What Kane walked into was to be a life changing experience.

“I wanted to share this feeling of belonging to other women, so I started a digital magazine for plus-size fashion,” Kane explained.

It was 2008; Kane knew she could not afford to print a magazine, but knew how to use Macromedia Flash.

“I could make pages’ float on the screen,” Kane said.

So, she did. Using MySpace “and my whole eight friends,” she took her magazine online. Within a year, Kane soared to over a million readers. SKORCH was a top magazine in the world.

“Ten years later, I reached almost 100 million women,” Kane said. “I have been covered by the Today Show, CNN and ABC News.”

But there was one glaring problem. She was not making any money. That was when she wrote back to Michelle, and they decided to meet in person.

Something Disruptive in Retail
“It was pretty remarkable to sit with Michelle and compare our strengths,” Kane said. “It was just a weekend. The two of us were together talking the entire time. It was just what we envisioned, something disruptive in retail that no one was doing but should be doing. Not only with style but with messaging and communities.”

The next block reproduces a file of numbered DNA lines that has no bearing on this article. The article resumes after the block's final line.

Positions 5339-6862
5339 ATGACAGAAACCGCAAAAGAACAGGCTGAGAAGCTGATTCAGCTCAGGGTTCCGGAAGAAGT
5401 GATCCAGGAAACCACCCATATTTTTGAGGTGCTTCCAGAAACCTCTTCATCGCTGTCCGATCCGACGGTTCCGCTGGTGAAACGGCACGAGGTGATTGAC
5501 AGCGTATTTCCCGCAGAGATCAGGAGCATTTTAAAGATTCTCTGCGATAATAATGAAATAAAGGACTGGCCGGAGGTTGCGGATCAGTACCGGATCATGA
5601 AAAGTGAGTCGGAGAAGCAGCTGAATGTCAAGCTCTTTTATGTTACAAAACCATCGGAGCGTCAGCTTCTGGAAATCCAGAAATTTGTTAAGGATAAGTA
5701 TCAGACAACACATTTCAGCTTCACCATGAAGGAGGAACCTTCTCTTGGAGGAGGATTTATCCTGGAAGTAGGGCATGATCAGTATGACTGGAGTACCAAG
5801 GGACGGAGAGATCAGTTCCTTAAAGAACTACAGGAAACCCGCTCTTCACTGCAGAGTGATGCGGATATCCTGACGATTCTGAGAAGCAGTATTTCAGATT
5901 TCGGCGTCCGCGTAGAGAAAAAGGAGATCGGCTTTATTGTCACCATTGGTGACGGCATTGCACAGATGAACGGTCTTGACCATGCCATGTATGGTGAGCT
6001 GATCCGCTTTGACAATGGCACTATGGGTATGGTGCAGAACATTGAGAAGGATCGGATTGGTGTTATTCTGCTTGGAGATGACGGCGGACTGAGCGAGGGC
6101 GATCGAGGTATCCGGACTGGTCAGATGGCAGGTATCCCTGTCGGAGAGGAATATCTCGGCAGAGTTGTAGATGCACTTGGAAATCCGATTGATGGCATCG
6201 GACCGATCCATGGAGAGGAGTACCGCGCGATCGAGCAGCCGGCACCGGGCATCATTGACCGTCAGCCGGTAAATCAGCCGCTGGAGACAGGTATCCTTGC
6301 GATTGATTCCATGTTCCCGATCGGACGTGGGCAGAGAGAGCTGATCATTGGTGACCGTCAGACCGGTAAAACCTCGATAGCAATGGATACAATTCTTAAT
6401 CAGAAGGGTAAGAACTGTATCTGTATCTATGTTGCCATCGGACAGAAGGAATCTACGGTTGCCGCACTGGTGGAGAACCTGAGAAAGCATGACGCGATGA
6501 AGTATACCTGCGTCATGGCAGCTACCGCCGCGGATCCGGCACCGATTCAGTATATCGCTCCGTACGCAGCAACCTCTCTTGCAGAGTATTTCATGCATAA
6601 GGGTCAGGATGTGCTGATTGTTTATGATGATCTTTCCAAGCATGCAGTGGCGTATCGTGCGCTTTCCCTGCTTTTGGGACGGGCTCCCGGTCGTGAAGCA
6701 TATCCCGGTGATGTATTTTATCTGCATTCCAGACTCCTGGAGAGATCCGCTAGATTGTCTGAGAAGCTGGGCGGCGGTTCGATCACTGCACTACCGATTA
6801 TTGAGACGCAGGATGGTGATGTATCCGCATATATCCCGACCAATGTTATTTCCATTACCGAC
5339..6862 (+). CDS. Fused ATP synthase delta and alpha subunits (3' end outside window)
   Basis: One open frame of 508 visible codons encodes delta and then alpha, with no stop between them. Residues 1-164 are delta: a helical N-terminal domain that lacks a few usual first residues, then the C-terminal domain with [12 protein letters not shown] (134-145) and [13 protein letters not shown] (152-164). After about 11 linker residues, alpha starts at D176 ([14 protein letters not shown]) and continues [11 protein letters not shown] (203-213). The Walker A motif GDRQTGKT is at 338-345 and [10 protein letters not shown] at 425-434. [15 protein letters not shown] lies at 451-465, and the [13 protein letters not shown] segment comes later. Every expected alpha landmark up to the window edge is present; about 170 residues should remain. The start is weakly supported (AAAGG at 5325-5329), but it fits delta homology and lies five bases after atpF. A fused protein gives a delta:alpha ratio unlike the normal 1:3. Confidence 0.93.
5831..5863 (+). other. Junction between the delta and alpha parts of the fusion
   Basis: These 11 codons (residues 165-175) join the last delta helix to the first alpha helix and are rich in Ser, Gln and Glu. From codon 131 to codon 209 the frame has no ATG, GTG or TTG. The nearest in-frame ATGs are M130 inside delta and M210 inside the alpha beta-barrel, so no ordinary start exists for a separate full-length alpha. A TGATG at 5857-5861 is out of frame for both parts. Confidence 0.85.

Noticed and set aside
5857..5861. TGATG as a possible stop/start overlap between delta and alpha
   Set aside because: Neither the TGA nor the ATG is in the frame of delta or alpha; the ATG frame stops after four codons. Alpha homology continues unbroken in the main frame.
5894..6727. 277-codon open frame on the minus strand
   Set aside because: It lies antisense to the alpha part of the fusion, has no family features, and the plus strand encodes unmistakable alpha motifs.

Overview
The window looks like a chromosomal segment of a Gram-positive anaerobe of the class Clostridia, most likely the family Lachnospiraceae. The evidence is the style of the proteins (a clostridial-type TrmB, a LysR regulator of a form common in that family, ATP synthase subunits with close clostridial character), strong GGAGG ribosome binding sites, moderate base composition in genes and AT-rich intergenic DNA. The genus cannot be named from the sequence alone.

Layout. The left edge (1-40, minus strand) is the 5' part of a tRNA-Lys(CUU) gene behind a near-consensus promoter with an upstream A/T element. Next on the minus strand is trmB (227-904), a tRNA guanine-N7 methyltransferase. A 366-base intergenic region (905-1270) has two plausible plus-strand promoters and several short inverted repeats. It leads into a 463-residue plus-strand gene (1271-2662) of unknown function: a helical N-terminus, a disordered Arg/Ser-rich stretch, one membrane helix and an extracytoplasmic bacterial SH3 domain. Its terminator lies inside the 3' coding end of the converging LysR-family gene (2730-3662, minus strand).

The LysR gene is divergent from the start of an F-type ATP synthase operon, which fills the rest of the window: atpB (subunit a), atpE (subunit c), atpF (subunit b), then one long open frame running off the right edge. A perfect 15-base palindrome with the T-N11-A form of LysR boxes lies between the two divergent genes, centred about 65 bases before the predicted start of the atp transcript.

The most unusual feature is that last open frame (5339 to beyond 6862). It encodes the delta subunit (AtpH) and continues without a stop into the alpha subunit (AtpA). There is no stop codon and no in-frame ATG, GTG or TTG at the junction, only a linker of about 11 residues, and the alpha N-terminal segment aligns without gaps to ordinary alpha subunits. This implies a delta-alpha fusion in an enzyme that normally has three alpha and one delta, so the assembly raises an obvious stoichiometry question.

Crawford tried to play it cool and Kane was worried she was not interested. However, Crawford was all in and made Kane an equal partner. Three weeks later; Kane, her husband, son and cats drove across the country to Florida in a U-Haul.

Up to this point, the business had been re-selling wholesale, but now had its own brand established.

“Stage One was wholesalers making Society+ finished goods,” Kane said. “Stage Two was identifying our brand voice, manufacturing our clothing and testing it out.”

“Society+ is ready for Stage Three,” Crawford added. “Wholesalers come to us for our brand now that we have established it.”

In the first 12 months of operation, Society+ grew 23 percent month over month. In 2016, it saw a 400 percent growth rate compared to 2015.

Society+ wants to start manufacturing its clothes in Florida. The first step is to create its own sample house where it can efficiently manage the R&D process internally. And now that it has an established product/market fit on the business side of things, Crawford and Kane can super-charge their customer acquisition and retention efforts with technology.

It is an exciting time to be growing a consumer products and technology company in Florida.